|night riding in the city||mlbd|
Mar 29, 2002 6:23 AM
|I live in baltimore which is NOT a road bike friendly town (i really miss the great riding in D.C.). anyway, i can't always get my miles in during daylight (though the coming clock change should help). i'm thinking about getting a good light and riding at night sometimes. the streets around here can be very rough, though, and often not very wide. its difficult enought to ride here during the day, never mind at night. is anybody else in a similar situation? what's your solution? thanks.|
|re: increase visibility||cyclopathic|
Mar 29, 2002 6:57 AM
|reflective vest, several blinkies, reflective ankle bands reflectors etc. Be createve choosing streets avoid left turns. Also avoid rushhour, early morning is much safer good luck|
|re: night riding in the city||commuterguy|
Mar 29, 2002 8:37 AM
|I agree with the above: you need a lot of reflective material--on shoes, tights/shorts, vest or jacket, and on your helmet. None of this is cheap, but you simply can't be too visible to motorists. I have become highly attuned to night-time cyclists, and it's amazing both how reflective Illuminite is and how completely invisible cyclists are to motorists if they don't advertise their presence.
I recently came across another good idea: put reflective tape on your rims between the two spokes opposite from the valve. The logic is that this will create another flashing light for motorists to see (they will generally be out of sync). This, at least, is cheap.
You also need a really good light, which will cost at least $100. I have benefitted from having a two-lamp setup, since the bulbs eventually burn out but never give any warning.
A final tip: don't try out new routes or routes you haven't ridden recently in daylight. No matter how good your light is, it won't reveal everything you need to know about the pavement you're riding over (potholes, cracks, gravel, sand, etc.).
Mar 29, 2002 4:00 PM
|I agree that you need to be as visible as possible, however, you get more bang for the buck with lower-placed reflectors or reflectorized tape. For example, helmet tape is of limited value, because most car headlights are not going to aim that high. The best is reflectors on the backs of shoes, because they are low and they are moving. I suggest having spouse or friend go out in the car behind you at night in your riding areas and report about what is most visible. Also, dusk is a dangerous time because the reflectors don't work well (and the idiots don't have their lights turned on anyway!), so it's even more important then to have bright headlite and taillite.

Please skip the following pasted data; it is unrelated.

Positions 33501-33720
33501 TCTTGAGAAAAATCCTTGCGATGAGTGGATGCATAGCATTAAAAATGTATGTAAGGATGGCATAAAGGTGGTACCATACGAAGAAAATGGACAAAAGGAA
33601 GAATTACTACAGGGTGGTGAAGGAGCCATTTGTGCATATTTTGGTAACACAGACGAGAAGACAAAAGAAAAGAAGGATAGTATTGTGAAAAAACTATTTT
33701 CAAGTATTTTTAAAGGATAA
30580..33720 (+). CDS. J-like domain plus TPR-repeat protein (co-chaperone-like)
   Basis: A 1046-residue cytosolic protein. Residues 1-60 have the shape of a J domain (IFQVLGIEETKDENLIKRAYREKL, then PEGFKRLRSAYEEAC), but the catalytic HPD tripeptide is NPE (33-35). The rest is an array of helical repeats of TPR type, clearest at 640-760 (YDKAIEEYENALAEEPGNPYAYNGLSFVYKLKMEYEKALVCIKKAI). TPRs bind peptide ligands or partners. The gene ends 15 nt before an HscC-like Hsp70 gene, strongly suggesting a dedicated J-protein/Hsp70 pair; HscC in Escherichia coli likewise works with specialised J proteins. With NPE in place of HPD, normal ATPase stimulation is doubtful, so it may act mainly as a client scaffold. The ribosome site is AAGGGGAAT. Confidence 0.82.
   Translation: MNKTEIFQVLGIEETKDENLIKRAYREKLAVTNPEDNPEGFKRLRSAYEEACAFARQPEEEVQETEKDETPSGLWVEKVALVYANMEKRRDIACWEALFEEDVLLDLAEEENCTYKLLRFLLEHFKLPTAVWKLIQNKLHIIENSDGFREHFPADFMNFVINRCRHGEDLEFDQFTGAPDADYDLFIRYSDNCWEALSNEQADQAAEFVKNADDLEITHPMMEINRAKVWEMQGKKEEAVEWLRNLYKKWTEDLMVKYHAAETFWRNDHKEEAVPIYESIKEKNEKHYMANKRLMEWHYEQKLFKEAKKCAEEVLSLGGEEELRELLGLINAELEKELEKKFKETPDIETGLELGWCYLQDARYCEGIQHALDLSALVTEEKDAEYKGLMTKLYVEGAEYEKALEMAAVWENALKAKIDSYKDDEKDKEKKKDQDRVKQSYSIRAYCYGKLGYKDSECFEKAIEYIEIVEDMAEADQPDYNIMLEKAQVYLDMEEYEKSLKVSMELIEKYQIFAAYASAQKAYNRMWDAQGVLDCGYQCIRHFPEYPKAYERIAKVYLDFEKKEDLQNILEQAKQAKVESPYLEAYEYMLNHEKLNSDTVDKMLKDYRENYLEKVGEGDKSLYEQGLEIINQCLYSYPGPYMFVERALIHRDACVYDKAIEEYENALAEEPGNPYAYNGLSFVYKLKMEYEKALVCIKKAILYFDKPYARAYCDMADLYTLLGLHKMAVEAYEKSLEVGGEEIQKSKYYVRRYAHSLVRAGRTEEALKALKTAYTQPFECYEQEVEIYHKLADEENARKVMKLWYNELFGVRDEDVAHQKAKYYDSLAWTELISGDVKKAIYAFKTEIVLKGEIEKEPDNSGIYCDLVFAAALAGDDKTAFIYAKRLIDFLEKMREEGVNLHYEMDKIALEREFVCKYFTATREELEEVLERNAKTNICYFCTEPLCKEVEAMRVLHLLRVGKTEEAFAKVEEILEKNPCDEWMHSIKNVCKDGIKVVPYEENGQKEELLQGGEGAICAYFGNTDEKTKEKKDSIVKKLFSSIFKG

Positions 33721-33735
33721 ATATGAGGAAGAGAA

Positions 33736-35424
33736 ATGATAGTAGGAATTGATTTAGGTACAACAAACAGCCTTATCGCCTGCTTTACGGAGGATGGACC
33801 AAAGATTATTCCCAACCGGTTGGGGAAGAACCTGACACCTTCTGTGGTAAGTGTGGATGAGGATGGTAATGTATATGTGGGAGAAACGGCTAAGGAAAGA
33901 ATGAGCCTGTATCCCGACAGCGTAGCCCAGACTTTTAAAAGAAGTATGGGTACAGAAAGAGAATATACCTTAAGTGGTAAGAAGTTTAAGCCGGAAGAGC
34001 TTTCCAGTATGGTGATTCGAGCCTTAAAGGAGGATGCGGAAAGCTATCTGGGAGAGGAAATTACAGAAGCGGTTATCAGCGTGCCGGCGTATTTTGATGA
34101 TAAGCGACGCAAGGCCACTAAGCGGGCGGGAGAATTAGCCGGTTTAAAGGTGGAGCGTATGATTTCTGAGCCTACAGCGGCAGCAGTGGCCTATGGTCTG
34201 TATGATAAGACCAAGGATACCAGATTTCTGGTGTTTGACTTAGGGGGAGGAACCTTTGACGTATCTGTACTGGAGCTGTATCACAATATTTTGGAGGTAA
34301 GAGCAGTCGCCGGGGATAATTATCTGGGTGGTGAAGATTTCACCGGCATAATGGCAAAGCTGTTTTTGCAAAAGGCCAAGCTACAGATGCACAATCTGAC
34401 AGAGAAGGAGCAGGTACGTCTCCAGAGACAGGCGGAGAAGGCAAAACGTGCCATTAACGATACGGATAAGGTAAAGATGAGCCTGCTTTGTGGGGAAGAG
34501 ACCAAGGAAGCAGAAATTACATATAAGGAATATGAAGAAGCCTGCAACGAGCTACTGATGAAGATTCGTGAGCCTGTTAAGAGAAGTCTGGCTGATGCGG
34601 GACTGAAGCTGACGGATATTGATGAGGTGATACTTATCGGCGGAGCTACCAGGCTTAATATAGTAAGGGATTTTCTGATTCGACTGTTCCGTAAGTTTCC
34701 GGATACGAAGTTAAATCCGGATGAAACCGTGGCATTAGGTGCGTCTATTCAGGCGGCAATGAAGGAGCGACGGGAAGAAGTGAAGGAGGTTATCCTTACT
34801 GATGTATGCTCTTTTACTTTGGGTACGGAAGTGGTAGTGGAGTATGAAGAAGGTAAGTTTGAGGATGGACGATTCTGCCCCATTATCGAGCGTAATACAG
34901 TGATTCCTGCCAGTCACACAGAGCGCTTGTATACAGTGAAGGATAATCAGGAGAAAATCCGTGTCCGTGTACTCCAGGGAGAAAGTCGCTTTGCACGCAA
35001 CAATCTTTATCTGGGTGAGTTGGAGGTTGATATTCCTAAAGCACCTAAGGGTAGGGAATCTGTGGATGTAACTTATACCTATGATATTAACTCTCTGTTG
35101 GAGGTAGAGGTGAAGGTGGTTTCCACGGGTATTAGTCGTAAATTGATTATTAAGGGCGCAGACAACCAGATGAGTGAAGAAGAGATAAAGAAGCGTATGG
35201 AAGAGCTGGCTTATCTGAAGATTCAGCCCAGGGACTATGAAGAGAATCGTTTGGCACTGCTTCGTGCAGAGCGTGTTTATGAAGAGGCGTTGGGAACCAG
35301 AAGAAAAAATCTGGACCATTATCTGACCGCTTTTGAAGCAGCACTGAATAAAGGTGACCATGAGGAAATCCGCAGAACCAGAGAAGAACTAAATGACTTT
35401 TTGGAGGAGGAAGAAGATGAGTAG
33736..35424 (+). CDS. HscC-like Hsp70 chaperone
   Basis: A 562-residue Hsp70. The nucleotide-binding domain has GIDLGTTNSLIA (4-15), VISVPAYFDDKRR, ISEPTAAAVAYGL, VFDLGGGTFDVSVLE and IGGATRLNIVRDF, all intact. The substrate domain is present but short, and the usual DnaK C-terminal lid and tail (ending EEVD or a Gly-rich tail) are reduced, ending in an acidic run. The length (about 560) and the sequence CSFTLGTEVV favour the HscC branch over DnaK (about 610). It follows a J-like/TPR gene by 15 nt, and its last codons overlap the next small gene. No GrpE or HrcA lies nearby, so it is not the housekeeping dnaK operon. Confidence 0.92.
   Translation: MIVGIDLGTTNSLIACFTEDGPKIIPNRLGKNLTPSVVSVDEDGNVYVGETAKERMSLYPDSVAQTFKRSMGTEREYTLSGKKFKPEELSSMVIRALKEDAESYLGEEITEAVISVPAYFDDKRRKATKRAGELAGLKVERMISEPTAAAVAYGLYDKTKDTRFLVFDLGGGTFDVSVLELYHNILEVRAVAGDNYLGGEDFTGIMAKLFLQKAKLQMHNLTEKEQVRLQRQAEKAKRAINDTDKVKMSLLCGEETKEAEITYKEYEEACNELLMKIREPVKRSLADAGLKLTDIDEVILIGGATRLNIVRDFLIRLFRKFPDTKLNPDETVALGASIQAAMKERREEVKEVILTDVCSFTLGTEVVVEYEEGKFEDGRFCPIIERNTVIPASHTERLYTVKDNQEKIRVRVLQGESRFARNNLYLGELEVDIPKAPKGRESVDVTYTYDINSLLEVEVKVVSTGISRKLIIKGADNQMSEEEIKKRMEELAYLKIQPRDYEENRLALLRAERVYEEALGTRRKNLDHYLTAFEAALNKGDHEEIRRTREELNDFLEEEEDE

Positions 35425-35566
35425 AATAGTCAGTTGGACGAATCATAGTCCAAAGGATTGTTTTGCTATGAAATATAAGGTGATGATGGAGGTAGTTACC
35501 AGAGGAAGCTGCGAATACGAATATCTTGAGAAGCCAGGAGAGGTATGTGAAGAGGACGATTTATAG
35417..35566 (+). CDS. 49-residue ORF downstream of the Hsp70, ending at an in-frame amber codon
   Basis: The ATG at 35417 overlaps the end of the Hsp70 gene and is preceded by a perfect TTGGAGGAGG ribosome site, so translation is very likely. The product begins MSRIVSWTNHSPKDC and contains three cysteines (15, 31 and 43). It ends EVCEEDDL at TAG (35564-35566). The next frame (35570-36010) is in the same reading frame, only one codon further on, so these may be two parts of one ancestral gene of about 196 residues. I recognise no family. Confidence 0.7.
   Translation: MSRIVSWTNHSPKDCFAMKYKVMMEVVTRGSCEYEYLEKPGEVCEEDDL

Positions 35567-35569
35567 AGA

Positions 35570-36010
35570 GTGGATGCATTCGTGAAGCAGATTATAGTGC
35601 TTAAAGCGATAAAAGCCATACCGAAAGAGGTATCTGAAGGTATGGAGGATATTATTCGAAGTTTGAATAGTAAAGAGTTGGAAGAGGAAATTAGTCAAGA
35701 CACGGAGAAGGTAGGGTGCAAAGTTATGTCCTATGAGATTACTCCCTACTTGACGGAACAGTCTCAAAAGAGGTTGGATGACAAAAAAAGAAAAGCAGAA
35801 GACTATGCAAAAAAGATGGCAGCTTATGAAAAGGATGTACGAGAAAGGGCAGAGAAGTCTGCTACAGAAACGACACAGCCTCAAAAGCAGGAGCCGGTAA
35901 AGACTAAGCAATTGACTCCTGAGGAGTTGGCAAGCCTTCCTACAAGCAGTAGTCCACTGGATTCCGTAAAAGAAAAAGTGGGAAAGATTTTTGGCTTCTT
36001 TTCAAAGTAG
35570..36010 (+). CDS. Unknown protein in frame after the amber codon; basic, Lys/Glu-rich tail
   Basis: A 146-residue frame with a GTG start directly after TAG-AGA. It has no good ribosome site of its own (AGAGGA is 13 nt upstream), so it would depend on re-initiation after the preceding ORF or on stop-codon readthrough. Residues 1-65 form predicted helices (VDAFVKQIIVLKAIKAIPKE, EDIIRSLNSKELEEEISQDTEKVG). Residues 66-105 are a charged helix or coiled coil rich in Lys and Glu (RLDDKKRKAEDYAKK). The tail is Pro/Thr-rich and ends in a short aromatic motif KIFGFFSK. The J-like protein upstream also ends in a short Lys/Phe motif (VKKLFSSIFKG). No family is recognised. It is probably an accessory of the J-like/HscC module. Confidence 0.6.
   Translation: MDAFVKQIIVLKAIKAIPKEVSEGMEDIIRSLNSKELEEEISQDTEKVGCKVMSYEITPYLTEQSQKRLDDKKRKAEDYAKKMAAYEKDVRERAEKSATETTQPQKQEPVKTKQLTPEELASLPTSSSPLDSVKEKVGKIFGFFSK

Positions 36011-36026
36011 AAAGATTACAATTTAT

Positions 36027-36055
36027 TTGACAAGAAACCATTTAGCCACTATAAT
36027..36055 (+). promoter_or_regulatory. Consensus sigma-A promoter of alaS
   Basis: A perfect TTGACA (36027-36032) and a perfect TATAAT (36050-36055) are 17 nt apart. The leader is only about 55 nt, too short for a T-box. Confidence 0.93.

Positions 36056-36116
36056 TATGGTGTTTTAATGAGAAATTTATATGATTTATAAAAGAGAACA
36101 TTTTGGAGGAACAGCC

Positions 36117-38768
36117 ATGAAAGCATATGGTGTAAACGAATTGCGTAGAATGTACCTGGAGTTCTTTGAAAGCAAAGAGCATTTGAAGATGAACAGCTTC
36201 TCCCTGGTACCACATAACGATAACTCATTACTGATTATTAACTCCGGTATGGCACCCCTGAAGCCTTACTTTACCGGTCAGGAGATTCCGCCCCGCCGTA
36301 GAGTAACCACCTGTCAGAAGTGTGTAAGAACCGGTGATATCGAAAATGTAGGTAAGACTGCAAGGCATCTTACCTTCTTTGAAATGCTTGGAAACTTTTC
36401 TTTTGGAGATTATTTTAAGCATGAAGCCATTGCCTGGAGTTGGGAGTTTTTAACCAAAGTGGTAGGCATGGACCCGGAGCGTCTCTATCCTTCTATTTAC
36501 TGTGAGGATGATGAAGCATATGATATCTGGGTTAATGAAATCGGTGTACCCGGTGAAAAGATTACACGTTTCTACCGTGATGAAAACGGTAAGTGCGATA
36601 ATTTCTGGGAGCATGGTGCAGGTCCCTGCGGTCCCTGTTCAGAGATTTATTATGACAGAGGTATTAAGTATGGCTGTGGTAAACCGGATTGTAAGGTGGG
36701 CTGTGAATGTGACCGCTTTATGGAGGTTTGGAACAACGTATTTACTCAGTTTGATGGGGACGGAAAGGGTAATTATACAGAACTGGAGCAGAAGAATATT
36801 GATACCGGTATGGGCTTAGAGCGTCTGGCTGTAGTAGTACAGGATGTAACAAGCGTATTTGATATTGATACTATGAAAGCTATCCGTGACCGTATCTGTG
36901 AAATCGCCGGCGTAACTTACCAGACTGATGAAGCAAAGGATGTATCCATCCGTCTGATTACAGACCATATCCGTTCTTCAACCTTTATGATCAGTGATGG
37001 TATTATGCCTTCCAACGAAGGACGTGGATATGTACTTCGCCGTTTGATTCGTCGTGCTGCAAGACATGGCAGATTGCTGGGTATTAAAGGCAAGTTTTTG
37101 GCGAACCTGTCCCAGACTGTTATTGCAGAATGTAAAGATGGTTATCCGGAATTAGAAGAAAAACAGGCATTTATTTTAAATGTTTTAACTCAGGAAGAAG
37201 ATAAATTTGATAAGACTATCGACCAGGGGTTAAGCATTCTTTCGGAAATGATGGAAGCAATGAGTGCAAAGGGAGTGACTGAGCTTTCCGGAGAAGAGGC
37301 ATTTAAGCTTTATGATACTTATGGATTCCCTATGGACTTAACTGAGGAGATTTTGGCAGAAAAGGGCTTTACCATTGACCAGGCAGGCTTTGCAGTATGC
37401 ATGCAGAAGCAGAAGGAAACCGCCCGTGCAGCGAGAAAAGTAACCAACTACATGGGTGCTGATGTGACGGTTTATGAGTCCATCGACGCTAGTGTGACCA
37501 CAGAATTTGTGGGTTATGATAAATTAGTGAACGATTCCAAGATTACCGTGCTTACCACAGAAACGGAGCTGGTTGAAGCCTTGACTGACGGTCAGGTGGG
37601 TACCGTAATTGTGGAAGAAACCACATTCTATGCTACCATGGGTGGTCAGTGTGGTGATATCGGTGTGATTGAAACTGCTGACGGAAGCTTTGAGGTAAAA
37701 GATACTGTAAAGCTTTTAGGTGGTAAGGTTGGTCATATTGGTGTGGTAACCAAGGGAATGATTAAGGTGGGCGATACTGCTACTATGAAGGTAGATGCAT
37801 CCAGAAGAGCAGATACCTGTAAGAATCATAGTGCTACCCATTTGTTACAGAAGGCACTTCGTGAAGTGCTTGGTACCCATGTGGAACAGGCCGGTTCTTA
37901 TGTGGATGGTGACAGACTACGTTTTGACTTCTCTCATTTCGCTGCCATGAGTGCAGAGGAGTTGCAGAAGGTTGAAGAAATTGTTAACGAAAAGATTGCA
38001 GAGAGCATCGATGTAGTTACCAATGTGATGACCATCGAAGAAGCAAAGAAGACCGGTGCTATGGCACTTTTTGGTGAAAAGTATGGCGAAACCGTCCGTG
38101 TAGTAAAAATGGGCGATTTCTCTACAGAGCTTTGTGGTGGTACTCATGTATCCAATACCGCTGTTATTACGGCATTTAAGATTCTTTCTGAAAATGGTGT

And don't skimp on quality either--amber or yellow has been shown to be brighter, but get high quality above all. Auto aftermarket stores usually have better stuff like Scotch reflector tape.
|Think that you're invisible||tz|
Mar 29, 2002 8:38 AM
|I apply this motorcycling strategy when riding a bike in the streets of Brooklyn.
Assume that every driver around you is a selfish bonehead, who wants to kill you [in Brooklyn you don't assume, you KNOW it], and try to avoid any dangerous situations. Be visible and predictable.
Cyclopathic's advise on lighting equipment is good, except that I'd like to mention that all those things are add-ons to your driving skill. Your physicall integrity depends on it mostly.
|Avoid well-lit streets||mr_spin|
Mar 29, 2002 9:58 AM
|I know this sounds counter-intuitive, but the more lighting a street has, the more you will disappear into the background, even with flashing lights and reflectors. The worst situation is a street lit with sodium vapor streetlights, which were very popular for years and still are in many places. They have a weird orange glow that washes out most colors. Everything takes on a greyish tint.
On a darker street, your flashing lights and reflectors will stand out a lot better and will be seen from much further away. Where I used to live we would ride at night down streets that had no streetlights at all. It is impossible for a driver not to see you in that situation!
|"commuterguy"'s advce is right on...||Djudd|
Mar 29, 2002 1:36 PM
|I commute everyday from downtown DC. Some days I am out on the road at 2a.m. just getting home. You cannot underestimate the amount of invisibility you have to drivers in the dark. If you don't have lights and reflectors, and lots of them, most people won't see you until it's too late. I found some stick on reflectors at Nashbar about five years ago and my commuter is full on with them. Plus lights, reflector tabs on my shoes and ankle reflectors. You can't go too far in making yourself known on the streets.|| |